April 16, 2010
Professor Authors New Perspectives on African American History
VALDOSTA -- History Professor Dr. Dixie Haggard, who specializes
in Colonial and Revolutionary America, published his first book --
"African Americans in the Nineteenth Century: People and
Perspectives." The edited volume, which also features chapters from
VSU professors Drs. David Williams and Mary Block, is part of a
16-volume series that explores how ordinary Americans struggled
through pivitol eras in U.S. history.
The 251-page volume includes essays, reference materials and copies of primary documents from the time period to guide researchers and enthusiasts through some of the issues blacks faced during the 19th Century. Haggard wrote the chapter, "Black Indians: America's Forgotten People," to discuss an underrepresented group that was denied its heritage by being ostracized by both races.
"This tragic conquest of Native America and the horrific enslavement of Africans created these people," Haggard writes in the book. "Because of the denial of racial and cultural plurality, however, Black Indians have continually had to negotiate their identity in the face of white, and sometimes Native and African American, denial of their dual heritage."
Dr. Mary Block, who specializes in legal/constitutional issues, wrote "African American Responses to Early Jim Crow," which reflects on how the Jim Crow system impacted the nation, and how blacks fought back against the laws that segregated and disenfranchised them.
"I began with the rise of Jim Crow in the North, especially Massachusetts and New York, then discussed it in the American West, and ended with the Supreme Court case of Plessy v Ferguson (1896) where the nation’s highest court sanctioned the malicious system of racial segregation," Block said. "It was also important to highlight that just as they found myriad ways to resist slavery -- some overt but mostly covert -- African Americans found a whole host of means by which to resist Jim Crow."
Dr. David Williams and his wife, Teresa Crisp Williams, wrote "Yes, We All Shall Be Free:" African Americans Make the Civil War a Struggle for Freedom," which showcases the efforts of slaves in procuring freedoms during the Civil War era. The chapter also proposes that history has given former President Abraham Lincoln and other government figures too much credit in their motivations for the freedom movement.
"He stuck to his Ten Percent Plan, as did his successor, Andrew Johnson, and left the fate of free blacks largely in the hands of former slaveholders. What freedom blacks could wrest out of that relationship would be of their own making," they wrote in the chapter.
Haggard said he invited contributors to the book who would provide fresh perspectives and methodologies about the time period. Primary documents, pictures, reference lists and chronologies supplement the author's essays and chapters.
"I decided to recruit specialists in other fields than specifically African American history in an attempt to create something a little different by getting alternative perspectives from scholars using different methodologies," Haggard said. "Several authors provide new research, specifically Crystal Johnson's and Mark Hersey’s essays are what I would call new additions to the field as well as Dawn Herd-Clark’s, Karen Wilson's, and Jennifer Hildebrand’s essays."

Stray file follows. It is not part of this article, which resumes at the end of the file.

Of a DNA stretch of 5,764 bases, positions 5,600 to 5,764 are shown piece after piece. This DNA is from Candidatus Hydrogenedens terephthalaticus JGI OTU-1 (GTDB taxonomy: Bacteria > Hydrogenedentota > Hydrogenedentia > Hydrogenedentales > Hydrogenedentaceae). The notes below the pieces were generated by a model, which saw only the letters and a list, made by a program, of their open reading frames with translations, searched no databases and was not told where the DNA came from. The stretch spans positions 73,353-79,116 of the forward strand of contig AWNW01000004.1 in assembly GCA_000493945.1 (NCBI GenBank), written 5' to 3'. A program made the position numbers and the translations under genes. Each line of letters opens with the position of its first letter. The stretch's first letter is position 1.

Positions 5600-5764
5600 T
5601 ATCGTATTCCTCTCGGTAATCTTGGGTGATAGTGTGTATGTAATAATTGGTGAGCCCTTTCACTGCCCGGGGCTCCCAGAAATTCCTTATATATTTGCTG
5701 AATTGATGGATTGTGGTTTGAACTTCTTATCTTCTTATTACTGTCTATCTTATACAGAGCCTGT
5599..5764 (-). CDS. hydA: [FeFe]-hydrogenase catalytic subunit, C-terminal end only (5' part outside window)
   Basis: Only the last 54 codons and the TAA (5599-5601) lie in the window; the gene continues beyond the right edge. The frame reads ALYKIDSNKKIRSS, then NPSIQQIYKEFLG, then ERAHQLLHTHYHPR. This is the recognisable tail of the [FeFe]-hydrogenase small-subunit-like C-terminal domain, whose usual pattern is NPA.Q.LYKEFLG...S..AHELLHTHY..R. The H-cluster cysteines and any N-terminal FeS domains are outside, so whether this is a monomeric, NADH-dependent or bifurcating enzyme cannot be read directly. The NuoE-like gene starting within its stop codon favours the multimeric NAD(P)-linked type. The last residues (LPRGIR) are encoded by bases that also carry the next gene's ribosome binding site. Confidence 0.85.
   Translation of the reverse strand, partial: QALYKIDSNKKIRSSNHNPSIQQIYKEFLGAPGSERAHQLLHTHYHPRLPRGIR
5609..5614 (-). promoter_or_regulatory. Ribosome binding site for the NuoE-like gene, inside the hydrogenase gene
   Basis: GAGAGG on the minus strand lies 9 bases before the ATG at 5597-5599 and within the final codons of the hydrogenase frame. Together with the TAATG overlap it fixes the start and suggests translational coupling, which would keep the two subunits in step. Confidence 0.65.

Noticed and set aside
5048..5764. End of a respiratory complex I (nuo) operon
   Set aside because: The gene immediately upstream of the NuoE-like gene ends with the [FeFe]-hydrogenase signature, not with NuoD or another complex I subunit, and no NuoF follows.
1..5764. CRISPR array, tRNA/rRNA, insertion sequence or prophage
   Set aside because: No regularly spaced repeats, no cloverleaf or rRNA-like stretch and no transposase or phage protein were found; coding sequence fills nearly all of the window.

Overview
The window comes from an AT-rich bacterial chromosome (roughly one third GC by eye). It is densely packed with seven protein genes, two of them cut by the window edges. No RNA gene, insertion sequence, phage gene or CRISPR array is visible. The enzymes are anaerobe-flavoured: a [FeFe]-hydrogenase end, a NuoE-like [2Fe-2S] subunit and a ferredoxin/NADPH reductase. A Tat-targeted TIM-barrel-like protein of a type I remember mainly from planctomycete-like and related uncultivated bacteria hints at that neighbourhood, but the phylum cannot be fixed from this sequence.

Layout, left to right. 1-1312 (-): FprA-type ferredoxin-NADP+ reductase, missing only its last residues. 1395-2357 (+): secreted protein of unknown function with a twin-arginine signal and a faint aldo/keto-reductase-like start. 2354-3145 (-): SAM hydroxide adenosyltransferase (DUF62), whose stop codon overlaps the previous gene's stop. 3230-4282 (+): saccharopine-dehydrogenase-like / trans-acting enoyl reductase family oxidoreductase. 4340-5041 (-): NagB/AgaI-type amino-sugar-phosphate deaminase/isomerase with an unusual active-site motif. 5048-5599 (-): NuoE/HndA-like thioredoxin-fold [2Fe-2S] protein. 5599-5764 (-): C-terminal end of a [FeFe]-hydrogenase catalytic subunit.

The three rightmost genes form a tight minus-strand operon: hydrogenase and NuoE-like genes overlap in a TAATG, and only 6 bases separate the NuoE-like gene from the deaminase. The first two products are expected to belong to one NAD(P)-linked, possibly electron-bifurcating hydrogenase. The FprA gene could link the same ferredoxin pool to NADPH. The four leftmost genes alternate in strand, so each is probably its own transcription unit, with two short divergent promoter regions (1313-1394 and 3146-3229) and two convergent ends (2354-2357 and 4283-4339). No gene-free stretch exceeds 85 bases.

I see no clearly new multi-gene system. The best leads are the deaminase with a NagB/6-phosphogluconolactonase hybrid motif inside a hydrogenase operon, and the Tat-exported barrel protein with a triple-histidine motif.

What do you hope readers get out of reading the volume?
"The reader should be able to pick up this book and develop a basic understanding of the African American social experience in the 19th century by reading the 12 essays provided as well as the introduction to the book. It is a book for students, researchers and even the average person with an interest in this time period and these issues. The reader is also given many resources in this book, including a definition section, chronology, bibliography, and the documents needed to take the learning or researching process to a deeper level, if they so desire."
What's next for you?
"I’m working on a book for Facts on File called 'Indian Country, 1866 to 1933,' and I am finishing up revisions to my dissertation, 'Their Own Way of Warring: The Making and Persistence of Cherokee and Muscogulge Identity to 1800,' which traces the coalescence and identity formation of the Cherokees, Muscogee Creeks, and Seminoles from their Mississippian antecedents to the implementation of the U. S. Civilization Plan (which was supposed to assimilate Native people into Anglo American culture and society and free up Native land for Anglo American farmers). The Civilization Plan was the first organized Indian policy by the government, and it assumed that all Native people were hunters and gatherers despite the fact that the groups I cover had been farming for almost 1,000 years at a minimum."
This article is part of a series of Faculty/Staff Spotlights to showcase the endeavors and achievements of VSU employees. Know someone who should be featured? E-mail the Communications Unit at email@example.com .